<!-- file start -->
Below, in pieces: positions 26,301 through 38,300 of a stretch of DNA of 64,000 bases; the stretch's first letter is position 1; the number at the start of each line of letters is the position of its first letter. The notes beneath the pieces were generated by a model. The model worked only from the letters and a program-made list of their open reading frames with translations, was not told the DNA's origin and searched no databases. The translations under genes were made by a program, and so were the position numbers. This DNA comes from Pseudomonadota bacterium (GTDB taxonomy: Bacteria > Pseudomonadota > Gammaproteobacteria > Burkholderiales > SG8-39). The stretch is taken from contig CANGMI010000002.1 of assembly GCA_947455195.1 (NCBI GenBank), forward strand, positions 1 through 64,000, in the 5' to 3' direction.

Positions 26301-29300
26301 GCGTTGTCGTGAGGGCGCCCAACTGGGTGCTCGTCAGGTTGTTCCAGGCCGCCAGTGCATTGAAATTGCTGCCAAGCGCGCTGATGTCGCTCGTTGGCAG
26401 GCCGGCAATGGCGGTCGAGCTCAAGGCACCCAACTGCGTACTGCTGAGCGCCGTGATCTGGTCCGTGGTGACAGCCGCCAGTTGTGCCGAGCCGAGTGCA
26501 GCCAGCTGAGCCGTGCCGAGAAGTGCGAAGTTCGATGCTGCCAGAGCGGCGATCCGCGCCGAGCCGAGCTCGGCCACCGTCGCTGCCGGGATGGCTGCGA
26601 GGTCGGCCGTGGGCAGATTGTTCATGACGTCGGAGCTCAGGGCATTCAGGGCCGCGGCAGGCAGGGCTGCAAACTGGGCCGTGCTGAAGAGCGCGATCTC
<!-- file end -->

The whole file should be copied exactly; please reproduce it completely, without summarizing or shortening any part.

Below, in pieces: positions 26,301 through 38,300 of a stretch of DNA of 64,000 bases; the stretch's first letter is position 1; the number at the start of each line of letters is the position of its first letter. The notes beneath the pieces were generated by a model. The model worked only from the letters and a program-made list of their open reading frames with translations, was not told the DNA's origin and searched no databases. The translations under genes were made by a program, and so were the position numbers. This DNA comes from Pseudomonadota bacterium (GTDB taxonomy: Bacteria > Pseudomonadota > Gammaproteobacteria > Burkholderiales > SG8-39). The stretch is taken from contig CANGMI010000002.1 of assembly GCA_947455195.1 (NCBI GenBank), forward strand, positions 1 through 64,000, in the 5' to 3' direction.

Positions 26301-29300
26301 GCGTTGTCGTGAGGGCGCCCAACTGGGTGCTCGTCAGGTTGTTCCAGGCCGCCAGTGCATTGAAATTGCTGCCAAGCGCGCTGATGTCGCTCGTTGGCAG
26401 GCCGGCAATGGCGGTCGAGCTCAAGGCACCCAACTGCGTACTGCTGAGCGCCGTGATCTGGTCCGTGGTGACAGCCGCCAGTTGTGCCGAGCCGAGTGCA
26501 GCCAGCTGAGCCGTGCCGAGAAGTGCGAAGTTCGATGCTGCCAGAGCGGCGATCCGCGCCGAGCCGAGCTCGGCCACCGTCGCTGCCGGGATGGCTGCGA
26601 GGTCGGCCGTGGGCAGATTGTTCATGACGTCGGAGCTCAGGGCATTCAGGGCCGCGGCAGGCAGGGCTGCAAACTGGGCCGTGCTGAAGAGCGCGATCTC